Verdict first. Trial after. At this writing, there is no word yet, whether Mr. Vlaming and his attorney will sue the school district for wrongful termination and violating his First Amendment right of free speech. The fact that Vlaming has counsel is probably an indication that a lawsuit is in the offing. I certainly hope that they do sue, even if a win in a court with financial penalties is a temporary loss to Virginia taxpayers. If a lawsuit is filed and if it works its way up to the Supreme Court, there is a remote, infinitesimal chance, that a microscopic portion of this post-modern, Leftist compelled speech idiocy will perhaps diminish…slightly. (I’m out of qualifiers.)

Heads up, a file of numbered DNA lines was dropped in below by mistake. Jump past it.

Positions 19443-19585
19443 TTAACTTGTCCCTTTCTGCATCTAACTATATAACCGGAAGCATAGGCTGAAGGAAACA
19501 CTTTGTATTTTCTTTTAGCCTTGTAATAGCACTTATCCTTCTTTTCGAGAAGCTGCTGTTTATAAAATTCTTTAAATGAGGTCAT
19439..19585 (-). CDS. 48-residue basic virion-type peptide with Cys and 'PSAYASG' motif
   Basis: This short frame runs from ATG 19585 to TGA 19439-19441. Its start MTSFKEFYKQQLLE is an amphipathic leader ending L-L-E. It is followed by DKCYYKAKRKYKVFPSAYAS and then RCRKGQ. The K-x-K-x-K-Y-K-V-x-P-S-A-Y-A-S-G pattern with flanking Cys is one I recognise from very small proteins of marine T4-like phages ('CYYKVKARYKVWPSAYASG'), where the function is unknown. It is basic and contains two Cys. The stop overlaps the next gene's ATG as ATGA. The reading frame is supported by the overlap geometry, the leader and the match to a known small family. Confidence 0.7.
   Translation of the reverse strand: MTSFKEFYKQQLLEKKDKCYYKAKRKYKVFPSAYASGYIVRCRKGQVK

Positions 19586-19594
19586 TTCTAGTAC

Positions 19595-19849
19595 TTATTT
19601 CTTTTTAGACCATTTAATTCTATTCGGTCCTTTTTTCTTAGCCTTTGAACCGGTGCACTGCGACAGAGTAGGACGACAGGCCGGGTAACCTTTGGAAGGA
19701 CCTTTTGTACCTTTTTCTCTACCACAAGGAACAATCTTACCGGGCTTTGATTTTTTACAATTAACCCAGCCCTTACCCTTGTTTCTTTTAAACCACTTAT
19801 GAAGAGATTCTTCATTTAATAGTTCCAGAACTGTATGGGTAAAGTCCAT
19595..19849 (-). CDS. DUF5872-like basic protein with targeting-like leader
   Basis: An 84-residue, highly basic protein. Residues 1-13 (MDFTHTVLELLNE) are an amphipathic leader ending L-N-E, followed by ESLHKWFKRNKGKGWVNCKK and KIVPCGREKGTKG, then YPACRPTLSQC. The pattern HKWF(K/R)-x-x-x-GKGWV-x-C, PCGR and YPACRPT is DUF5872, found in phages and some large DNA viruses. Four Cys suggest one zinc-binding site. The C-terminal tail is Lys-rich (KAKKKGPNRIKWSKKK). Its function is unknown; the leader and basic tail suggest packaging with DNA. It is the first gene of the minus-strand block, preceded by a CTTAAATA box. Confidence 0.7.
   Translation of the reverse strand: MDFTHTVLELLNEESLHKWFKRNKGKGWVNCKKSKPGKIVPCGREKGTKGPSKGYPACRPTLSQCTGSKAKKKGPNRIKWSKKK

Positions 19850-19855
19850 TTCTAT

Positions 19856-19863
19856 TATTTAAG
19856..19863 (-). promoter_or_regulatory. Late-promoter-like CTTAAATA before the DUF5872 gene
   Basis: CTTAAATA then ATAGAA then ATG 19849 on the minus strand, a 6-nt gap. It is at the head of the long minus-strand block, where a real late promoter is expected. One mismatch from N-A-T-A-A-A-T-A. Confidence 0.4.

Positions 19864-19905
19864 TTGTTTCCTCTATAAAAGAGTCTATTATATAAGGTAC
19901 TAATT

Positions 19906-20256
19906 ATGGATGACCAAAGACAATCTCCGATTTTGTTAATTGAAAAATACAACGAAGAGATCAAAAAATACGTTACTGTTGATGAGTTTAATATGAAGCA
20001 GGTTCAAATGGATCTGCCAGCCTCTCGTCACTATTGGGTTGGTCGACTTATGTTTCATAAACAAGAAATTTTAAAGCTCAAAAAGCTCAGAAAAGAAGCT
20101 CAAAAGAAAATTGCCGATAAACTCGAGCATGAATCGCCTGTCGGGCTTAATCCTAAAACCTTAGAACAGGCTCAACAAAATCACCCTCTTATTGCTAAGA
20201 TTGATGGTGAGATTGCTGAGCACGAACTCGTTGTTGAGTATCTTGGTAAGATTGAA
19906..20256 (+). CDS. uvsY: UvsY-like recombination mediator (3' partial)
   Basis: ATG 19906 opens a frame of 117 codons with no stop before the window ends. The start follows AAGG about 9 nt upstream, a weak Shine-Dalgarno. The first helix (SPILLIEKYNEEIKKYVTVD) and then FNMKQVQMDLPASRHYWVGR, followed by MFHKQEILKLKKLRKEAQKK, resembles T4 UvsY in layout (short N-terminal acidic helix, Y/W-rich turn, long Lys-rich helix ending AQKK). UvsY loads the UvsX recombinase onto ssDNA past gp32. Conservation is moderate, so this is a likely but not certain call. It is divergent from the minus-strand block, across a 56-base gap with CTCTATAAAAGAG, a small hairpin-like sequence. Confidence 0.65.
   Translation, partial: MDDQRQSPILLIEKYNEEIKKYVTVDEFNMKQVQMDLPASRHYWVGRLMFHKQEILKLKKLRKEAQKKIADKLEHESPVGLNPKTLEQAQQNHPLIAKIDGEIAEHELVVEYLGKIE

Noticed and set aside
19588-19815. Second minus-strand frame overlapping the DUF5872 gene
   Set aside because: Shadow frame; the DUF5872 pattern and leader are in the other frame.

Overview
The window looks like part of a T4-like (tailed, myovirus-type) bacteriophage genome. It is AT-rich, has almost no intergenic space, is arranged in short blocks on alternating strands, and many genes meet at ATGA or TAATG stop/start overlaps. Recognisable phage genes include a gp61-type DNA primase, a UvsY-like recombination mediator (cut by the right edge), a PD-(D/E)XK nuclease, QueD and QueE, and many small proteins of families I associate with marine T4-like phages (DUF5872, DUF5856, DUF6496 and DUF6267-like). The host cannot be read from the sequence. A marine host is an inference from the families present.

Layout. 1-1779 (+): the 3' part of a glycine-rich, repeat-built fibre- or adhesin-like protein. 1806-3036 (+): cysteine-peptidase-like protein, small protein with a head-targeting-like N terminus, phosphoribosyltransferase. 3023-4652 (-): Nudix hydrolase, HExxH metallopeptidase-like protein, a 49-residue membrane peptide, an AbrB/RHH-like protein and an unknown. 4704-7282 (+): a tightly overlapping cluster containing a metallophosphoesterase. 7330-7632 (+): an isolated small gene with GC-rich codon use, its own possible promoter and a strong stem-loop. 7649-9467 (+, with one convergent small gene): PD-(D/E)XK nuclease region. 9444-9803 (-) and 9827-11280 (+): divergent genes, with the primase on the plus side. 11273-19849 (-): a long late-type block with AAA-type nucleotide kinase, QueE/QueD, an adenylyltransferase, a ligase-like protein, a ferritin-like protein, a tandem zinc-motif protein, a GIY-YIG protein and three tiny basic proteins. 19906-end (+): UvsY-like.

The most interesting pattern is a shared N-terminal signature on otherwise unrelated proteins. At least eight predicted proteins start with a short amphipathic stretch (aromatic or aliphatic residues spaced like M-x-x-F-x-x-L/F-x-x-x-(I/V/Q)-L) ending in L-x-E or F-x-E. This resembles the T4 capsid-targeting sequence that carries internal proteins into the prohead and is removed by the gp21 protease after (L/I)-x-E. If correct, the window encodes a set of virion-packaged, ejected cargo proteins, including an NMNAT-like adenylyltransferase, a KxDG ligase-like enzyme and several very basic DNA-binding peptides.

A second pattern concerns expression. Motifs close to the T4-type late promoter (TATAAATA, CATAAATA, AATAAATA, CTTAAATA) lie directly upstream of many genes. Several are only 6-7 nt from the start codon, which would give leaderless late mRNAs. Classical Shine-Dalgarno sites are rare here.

No word as yet, whether the school board will force Mr. Vlaming to bake a cake for the student he so wrongfully discriminated against as a way to apologize for his outrageous anti-transgender bigotry. He wasn’t teaching in Colorado…so, there is that.

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Quote of the Day: ‘This Was a Sockdolager’

 

When I was growing up, Davey Crockett was a Disney character played by Fess Parker. I even had the coonskin hat. It wasn’t until much later that I learned that he was a real person who had a real role in American history. In fact, it would be good if we had more of his type now. We also need more like Horatio Bunce.

The following is a summary from a more extended article from the Foundation for Economic Education and I recommend reading it and remembering that, as the article says, “the precise rendering and some of the detail are fictional.”